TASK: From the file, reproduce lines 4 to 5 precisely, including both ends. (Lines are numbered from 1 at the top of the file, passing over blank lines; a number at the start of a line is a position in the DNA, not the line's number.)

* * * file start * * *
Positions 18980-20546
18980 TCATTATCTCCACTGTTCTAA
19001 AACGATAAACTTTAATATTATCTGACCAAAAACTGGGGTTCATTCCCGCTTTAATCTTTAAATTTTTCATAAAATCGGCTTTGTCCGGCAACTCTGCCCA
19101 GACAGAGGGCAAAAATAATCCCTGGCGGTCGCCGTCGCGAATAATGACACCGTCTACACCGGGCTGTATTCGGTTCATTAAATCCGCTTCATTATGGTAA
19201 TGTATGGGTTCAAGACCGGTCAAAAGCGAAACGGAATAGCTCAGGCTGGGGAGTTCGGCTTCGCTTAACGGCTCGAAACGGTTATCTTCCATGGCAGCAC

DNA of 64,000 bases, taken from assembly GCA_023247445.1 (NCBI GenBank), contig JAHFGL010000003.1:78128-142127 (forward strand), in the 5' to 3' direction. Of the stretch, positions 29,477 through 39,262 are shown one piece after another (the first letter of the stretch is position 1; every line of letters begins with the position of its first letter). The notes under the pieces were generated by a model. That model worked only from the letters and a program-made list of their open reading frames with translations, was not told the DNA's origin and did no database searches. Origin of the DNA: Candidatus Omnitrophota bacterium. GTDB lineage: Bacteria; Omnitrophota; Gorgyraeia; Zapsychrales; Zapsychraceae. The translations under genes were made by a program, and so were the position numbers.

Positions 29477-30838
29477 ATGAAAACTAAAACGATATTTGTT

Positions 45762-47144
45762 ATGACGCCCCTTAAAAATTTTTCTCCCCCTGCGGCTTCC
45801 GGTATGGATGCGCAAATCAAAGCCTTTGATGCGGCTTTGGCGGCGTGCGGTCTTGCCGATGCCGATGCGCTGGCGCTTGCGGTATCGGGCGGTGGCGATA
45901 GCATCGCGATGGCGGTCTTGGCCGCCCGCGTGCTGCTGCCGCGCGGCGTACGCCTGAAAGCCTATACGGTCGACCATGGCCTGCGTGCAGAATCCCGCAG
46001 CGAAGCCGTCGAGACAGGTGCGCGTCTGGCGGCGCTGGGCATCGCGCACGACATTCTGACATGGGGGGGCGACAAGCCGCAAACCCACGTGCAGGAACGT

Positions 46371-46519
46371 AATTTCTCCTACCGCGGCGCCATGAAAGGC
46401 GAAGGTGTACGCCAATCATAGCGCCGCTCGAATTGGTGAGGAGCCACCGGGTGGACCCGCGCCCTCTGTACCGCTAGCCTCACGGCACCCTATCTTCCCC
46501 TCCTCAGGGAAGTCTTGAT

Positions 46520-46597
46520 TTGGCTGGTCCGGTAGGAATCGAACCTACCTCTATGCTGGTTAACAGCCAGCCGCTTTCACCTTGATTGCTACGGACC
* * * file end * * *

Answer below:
19101 GACAGAGGGCAAAAATAATCCCTGGCGGTCGCCGTCGCGAATAATGACACCGTCTACACCGGGCTGTATTCGGTTCATTAAATCCGCTTCATTATGGTAA
19201 TGTATGGGTTCAAGACCGGTCAAAAGCGAAACGGAATAGCTCAGGCTGGGGAGTTCGGCTTCGCTTAACGGCTCGAAACGGTTATCTTCCATGGCAGCAC